EVERY government thinks it can fix planning, and most try.
In reality, planning policy seems to trace a pendulum path, back and forth between the interests of communities and those of the development industry.
Before the present Coalition government took office in NSW, Labor had managed to turn an already controversial area into a veritable hotbed of rumour, suspicion and outright allegations of corruption. Largely thanks to the notorious ‘‘3A’’ planning laws that put the minister in charge of ‘‘major’’ developments – some of which were submitted by ALP donors – Labor made planning more disreputable than it had been for decades.
But while many sins have been committed in the name of ‘‘streamlining’’ or ‘‘fast-tracking’’ or ‘‘providing certainty’’, there are good reasons why developers and investors have sought those goals.
In the days when local government had much greater carriage of planning and development approvals, a few noisy neighbourhood organisers could condemn perfectly sound projects to an expensive limbo of uncertainty and council bureaucrats could break the hearts of developers with seemingly arbitrary requirements.
Now the Coalition is taking its turn at the wheel, trying to preserve some of Labor’s fast-tracking and streamlining while also attempting to address concerns about the inability of communities to have any say in developments in their midst.
The principle behind the proposed reforms seems sound enough. Communities will be consulted about the kinds of developments that ought to be deemed acceptable within their boundaries.
Once those general guidelines have been set, many developments will be able to simply proceed, without having to be minutely examined.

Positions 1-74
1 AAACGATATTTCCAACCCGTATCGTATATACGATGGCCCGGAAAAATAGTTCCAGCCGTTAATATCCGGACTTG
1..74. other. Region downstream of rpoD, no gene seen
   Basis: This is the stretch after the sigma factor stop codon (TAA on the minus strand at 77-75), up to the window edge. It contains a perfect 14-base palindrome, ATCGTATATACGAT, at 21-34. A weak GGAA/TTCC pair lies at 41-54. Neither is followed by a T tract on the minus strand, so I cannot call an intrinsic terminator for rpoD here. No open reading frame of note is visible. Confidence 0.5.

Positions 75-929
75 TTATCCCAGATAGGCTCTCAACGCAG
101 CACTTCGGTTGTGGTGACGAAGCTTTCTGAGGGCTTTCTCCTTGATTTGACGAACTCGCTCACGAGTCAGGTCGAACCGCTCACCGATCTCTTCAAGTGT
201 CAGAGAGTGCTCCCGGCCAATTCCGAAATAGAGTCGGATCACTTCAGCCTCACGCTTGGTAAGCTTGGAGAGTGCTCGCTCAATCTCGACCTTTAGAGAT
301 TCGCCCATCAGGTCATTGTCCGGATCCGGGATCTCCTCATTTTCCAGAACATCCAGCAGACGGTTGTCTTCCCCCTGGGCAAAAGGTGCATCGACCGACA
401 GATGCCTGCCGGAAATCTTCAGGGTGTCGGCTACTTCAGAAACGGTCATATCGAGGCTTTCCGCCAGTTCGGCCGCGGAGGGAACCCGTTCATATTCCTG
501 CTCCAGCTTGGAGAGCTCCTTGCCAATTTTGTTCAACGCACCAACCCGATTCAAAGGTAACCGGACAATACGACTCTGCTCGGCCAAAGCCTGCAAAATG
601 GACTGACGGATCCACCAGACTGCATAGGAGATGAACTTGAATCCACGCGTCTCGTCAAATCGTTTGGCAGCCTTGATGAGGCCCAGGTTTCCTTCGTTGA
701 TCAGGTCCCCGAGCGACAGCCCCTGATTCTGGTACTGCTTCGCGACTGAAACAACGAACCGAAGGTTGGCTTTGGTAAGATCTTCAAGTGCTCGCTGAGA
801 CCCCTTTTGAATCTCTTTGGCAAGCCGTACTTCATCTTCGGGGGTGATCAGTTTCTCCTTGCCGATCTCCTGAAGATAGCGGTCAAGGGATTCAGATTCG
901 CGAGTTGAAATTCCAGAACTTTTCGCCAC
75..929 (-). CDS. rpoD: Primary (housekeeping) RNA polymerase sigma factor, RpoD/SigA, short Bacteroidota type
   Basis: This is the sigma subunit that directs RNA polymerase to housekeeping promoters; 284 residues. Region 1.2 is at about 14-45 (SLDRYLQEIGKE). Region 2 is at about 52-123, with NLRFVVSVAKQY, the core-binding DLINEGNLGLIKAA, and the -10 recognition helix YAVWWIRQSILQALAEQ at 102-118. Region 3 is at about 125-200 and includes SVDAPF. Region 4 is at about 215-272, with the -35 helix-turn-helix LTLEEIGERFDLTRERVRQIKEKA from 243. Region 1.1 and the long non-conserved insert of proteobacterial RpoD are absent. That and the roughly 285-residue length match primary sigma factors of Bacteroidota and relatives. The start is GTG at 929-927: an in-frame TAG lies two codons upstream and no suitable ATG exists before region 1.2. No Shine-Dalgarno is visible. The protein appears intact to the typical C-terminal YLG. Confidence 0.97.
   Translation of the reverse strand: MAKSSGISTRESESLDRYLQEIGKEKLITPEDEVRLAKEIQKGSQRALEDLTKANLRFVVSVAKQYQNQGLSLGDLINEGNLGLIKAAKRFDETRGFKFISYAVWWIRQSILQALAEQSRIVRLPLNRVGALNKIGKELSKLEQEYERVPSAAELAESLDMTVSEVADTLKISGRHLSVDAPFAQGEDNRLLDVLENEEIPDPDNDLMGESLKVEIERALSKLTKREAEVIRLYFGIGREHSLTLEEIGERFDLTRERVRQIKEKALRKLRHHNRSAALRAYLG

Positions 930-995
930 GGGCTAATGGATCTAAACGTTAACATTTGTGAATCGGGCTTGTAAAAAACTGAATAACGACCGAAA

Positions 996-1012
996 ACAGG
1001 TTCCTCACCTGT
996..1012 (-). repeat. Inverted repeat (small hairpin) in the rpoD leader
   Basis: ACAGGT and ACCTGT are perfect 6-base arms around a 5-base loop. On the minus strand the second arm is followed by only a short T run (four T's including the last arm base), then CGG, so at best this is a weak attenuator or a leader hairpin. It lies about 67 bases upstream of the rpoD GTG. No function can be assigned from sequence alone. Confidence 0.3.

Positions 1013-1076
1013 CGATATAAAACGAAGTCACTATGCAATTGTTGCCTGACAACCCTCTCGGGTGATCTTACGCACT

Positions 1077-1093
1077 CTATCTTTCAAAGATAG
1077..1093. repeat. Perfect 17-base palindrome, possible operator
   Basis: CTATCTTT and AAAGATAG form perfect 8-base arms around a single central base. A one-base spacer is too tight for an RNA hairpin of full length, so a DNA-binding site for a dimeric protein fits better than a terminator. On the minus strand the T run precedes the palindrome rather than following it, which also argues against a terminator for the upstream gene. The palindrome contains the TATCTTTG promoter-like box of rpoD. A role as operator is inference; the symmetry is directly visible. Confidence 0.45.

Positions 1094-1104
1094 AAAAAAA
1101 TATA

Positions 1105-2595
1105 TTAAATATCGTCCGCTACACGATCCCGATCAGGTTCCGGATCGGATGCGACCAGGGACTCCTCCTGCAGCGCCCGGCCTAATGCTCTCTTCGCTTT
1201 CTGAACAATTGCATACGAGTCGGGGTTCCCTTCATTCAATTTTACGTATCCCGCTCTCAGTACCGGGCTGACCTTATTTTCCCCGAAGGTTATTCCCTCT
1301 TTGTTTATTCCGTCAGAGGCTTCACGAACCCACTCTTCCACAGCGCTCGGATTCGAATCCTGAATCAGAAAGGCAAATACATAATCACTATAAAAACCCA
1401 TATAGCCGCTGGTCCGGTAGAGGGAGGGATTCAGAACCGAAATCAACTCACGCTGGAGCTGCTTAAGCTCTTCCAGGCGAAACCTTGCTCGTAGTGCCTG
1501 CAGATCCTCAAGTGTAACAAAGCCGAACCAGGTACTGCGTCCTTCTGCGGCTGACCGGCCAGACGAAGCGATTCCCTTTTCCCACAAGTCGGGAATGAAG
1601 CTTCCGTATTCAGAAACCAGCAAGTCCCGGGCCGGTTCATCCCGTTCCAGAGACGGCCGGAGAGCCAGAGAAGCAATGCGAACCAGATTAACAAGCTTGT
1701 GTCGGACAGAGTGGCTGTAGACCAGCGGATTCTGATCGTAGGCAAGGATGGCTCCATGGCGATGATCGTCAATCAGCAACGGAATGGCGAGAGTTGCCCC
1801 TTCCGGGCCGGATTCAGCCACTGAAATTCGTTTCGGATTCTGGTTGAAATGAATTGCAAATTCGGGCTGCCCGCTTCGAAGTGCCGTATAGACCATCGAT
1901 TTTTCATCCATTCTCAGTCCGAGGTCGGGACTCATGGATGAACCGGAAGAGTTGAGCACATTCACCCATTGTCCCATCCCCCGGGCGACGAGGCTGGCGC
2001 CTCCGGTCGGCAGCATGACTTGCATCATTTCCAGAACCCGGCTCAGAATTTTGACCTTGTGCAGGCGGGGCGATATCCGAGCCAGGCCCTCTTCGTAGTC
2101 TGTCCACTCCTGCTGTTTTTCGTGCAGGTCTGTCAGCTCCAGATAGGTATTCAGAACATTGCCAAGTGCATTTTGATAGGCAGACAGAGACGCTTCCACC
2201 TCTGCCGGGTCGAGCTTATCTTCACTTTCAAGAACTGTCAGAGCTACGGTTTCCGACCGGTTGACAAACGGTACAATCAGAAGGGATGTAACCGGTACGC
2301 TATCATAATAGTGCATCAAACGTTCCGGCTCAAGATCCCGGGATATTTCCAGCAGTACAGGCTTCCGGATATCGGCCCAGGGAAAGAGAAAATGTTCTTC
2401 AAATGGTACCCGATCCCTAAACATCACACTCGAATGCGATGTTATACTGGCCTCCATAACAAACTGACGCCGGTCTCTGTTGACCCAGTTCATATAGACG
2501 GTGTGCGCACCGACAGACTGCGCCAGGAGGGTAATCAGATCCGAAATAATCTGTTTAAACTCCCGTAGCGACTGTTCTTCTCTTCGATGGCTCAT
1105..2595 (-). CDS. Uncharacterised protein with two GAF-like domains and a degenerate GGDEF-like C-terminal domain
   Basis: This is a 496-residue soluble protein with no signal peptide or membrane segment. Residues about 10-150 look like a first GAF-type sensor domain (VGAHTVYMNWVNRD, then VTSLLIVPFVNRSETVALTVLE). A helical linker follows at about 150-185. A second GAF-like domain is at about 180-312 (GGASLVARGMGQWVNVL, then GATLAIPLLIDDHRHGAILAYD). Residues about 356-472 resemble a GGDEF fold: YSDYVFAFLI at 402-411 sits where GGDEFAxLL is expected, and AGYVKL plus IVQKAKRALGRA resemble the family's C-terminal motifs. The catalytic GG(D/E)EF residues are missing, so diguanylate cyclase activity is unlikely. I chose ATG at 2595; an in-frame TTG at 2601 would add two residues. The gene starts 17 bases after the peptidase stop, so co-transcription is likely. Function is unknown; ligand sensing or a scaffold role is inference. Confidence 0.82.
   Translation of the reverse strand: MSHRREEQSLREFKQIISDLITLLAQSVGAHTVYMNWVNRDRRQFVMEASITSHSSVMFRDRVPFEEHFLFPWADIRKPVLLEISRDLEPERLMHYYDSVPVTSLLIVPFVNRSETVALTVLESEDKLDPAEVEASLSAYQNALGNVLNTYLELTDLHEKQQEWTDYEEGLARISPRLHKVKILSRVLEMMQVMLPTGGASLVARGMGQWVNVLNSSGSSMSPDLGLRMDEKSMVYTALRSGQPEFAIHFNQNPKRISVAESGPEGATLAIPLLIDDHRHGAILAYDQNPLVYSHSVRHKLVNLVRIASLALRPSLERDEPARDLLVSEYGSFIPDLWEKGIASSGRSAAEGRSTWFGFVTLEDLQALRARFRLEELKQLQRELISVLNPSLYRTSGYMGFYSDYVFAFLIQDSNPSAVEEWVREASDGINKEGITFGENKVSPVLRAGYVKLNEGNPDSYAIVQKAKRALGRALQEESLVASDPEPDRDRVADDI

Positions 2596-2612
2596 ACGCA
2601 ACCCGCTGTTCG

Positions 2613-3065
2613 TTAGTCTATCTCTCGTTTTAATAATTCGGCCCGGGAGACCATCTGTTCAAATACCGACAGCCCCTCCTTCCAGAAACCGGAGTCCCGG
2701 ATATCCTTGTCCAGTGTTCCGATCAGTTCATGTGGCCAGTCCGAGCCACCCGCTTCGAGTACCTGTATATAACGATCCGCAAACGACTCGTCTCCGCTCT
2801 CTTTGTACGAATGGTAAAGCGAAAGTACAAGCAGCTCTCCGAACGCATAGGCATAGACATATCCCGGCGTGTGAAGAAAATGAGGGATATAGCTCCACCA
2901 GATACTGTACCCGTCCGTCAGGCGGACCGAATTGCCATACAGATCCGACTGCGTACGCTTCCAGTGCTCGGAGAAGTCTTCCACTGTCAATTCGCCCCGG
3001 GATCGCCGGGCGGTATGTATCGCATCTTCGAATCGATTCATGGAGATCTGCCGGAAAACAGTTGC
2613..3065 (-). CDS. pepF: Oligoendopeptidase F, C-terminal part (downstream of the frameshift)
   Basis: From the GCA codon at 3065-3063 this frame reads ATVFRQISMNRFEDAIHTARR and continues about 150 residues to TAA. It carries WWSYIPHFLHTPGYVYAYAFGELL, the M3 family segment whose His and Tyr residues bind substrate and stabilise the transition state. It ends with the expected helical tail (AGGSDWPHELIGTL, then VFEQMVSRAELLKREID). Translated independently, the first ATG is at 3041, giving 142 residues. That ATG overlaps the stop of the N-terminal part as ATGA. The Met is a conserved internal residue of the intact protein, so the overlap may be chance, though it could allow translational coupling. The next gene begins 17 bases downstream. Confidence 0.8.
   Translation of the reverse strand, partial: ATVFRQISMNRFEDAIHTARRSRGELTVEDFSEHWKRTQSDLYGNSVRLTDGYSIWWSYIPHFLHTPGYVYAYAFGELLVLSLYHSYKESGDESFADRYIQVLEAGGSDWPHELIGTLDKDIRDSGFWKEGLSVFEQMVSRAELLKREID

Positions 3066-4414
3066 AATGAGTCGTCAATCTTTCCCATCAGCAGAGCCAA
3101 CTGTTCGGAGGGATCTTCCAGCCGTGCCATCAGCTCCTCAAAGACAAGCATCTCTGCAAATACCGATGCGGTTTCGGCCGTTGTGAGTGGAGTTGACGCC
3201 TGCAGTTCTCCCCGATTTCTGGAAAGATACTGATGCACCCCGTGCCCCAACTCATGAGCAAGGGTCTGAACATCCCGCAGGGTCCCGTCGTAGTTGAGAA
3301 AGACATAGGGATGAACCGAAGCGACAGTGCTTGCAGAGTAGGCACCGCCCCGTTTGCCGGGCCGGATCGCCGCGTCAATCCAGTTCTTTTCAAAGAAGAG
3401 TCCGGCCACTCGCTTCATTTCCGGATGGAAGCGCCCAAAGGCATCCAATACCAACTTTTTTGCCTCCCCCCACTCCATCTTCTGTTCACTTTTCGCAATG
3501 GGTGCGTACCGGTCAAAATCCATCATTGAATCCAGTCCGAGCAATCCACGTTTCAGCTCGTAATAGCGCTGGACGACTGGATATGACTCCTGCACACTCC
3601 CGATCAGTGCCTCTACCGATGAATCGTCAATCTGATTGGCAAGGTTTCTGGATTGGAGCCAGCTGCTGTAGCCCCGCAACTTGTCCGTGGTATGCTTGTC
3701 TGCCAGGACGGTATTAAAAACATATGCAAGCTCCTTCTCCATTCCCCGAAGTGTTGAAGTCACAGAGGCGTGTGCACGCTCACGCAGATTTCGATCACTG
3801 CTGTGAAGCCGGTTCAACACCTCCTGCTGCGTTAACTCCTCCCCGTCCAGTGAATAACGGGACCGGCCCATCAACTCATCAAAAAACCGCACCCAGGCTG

That sounds attractive, but the idea isn’t without dangers. Already enormous concerns have arisen over the private certification industry, with allegations that certifiers sometimes offer flexible, faulty or even fraudulent interpretations of planning rules to please their paymasters.
The government is right to want politics out of planning. But it must ensure that, when it sets rules, those rules are properly enforced – with meaningful sanctions for those who cheat the system.
Sounds fade away
‘‘ANTIQUE Sounds’’ was a good name for a quirky shop run by a scion of the musical Novocastrian Tyrrell family.
At the turn of last century Edward H. Tyrrell wrote patriotic songs to stir young soldiers to martial fervour. And in 1925 the famous Tyrrell’s record and music store opened in Newcastle, providing a popular service to the city until its closure in the late 1980s.
Family descendant Bruce Saunders departed Tyrrells and started Antique Sounds, first at Belmont and later in King Street, Newcastle, ultimately creating a modern incarnation of an old-fashioned ‘‘curiosity shop’’ that was a magnet for collectors from near and far.
Those collectors – and many window-shoppers – will miss this piece of retail whimsy when it closes this month.